Architecture student Claudia Siric undertook work experience at MEMKO learning about the application of CATIA in a construction environment. Read about her learnings below and discover CATIA’s capabilities.
Topics discussed include:
Claudia worked at MEMKO as a Computational Architecture Design from February 2019 – November 2021 whilst completing a Bachelor of Architecture at Swinburne University of Technology. Claudia has gone on to complete a Master of Architecture at Melbourne University.
A Power Copy consists of a body, 3D shape reference, which, may have various features that are able to be implemented into a new location. Inputs and parameters are controlled through referenced elements – these consist of: Features, Inputs, Variables, Parameters, etc. In reference to the video below the Screw’s input is the Orientation Axis that is created in both the centre of the Screw and the instantiation Environment (box). Power Copies can be easily modified through either the exposed parameters, or the geometry itself. In the videos above you will see how to create a Power Copy and how to instantiate it into another model.
I would use a Power Copy when there is a need to rapidly generate and automate a repetitive process that have the same input conditions. For example, if I were wanting to generate a pattern that would allow me to have a base location for a roof or wall structure I would ensure that both the Power Copy and building’s environment inputs have specific start and end points, a base line running from the start and end point; and an orientation axis. This would then allow me to generate a set of roof/wall structural systems all at once due to the Power Copy foundation that was done prior.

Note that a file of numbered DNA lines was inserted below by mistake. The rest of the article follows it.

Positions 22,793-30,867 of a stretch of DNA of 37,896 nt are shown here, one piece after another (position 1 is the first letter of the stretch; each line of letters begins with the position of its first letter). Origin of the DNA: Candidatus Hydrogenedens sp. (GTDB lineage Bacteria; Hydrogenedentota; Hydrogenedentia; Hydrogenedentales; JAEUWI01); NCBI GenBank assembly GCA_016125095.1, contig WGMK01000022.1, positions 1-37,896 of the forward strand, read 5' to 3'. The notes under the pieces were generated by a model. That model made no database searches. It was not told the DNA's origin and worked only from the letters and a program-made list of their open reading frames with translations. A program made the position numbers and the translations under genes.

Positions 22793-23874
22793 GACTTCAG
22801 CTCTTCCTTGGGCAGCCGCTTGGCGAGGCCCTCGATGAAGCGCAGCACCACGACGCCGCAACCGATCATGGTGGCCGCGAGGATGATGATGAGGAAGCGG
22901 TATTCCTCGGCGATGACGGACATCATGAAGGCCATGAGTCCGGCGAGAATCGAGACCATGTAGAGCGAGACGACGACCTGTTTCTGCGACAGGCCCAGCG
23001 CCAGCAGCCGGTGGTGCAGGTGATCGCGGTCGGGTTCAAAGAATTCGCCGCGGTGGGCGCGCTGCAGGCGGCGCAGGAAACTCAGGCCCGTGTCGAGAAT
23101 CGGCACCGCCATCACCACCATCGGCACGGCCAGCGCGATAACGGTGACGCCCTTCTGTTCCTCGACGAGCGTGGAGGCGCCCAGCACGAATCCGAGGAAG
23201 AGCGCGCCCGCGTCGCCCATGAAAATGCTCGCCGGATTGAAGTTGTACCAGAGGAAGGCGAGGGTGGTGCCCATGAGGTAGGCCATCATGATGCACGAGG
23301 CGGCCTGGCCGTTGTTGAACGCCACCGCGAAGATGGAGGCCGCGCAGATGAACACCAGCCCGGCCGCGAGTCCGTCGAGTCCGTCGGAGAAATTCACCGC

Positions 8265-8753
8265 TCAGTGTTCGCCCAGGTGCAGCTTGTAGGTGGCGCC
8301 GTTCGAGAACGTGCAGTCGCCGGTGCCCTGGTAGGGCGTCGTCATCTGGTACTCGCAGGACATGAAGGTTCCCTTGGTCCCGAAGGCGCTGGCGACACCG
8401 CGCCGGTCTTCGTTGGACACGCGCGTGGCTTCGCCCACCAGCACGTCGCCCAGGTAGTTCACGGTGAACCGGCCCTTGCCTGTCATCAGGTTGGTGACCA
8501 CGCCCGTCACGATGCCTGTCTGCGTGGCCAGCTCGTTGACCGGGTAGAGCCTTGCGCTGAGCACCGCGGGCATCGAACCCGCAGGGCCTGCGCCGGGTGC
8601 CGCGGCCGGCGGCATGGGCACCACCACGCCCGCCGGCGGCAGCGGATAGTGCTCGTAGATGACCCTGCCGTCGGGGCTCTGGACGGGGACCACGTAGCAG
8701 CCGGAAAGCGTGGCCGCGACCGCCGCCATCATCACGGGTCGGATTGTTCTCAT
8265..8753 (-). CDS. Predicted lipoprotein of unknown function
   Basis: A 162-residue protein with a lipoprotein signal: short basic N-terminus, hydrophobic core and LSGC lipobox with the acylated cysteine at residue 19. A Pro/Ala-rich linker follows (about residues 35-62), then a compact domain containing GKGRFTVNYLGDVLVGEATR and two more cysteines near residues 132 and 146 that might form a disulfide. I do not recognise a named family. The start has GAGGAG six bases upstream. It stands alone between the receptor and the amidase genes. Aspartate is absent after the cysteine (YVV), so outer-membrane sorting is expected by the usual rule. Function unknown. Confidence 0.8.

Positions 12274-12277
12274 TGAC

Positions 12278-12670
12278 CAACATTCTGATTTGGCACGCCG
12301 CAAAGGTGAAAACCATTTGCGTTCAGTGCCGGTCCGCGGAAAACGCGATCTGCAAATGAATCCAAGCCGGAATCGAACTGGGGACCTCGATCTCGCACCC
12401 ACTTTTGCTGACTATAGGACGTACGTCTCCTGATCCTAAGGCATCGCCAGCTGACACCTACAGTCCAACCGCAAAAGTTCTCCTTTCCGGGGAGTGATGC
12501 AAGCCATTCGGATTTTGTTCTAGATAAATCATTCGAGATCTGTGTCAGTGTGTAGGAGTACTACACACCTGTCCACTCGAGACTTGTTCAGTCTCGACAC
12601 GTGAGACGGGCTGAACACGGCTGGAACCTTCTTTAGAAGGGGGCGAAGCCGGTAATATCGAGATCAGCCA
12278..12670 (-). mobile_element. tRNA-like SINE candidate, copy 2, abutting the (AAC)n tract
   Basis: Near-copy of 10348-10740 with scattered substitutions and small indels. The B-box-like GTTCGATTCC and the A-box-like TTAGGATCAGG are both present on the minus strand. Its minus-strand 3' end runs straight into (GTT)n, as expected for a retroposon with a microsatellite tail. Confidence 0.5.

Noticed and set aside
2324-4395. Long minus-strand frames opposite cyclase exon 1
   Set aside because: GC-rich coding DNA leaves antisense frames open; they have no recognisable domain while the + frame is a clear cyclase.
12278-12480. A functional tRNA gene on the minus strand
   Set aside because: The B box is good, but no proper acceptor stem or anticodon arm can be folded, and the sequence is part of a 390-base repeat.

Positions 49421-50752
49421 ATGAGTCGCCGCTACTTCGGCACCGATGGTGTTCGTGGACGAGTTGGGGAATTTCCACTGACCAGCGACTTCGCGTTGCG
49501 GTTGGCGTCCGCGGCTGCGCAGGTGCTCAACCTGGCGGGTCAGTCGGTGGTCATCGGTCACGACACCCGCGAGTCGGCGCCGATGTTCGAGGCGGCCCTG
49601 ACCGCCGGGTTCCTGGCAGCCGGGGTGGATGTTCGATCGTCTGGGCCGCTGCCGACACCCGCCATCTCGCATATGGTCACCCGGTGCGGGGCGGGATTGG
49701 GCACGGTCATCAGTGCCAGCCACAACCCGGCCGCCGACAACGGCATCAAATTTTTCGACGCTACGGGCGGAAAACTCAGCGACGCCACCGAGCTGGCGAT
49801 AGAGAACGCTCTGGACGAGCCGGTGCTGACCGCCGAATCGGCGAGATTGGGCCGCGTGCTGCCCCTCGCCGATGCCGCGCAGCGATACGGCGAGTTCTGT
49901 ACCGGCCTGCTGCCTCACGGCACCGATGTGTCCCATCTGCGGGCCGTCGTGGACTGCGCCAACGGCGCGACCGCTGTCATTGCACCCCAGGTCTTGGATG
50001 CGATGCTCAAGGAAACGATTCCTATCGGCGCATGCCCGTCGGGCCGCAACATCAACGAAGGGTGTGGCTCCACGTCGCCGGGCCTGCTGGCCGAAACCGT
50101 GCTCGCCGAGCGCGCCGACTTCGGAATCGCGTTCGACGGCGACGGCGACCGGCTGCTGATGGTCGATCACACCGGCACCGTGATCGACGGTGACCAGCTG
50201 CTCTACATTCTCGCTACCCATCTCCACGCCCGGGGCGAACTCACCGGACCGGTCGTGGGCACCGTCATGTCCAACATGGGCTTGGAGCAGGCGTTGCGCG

A User Defined Feature template contains features that are instantiated in a new location. It allows you to extract the required information from a model that enables the rapid evaluation of the overall design. A UDF consists mainly of geometry that are based off individual inputs, and parameters, etc. These inputs enable the UDF to be reused and adaptable in any new environment.
I would use a UDF in a scenario where I would be creating a library of different variations of a particular model, for example, a wall or roof structure. I would then create a UDF for each of the different variations that would allow me to populate them throughout my Building’s Environment. The inputs I would use would be the exterior surface of walls or roof, the start and end points and an orientation axis. Having this operation where I can easily and efficiently choose where the wall/roof structure goes allows for a quicker assembling of a building’s structure.
Engineering Templates enables the user to describe how to duplicate a component (Products, Parts, etc.) in a more efficient and organised way. Engineering Templates re-use preexisting components and embeds them together, to be used in a new variation of the original design. An Engineering Template is very similar to a User Defined Features and a Power Copy but operate in a much larger scale.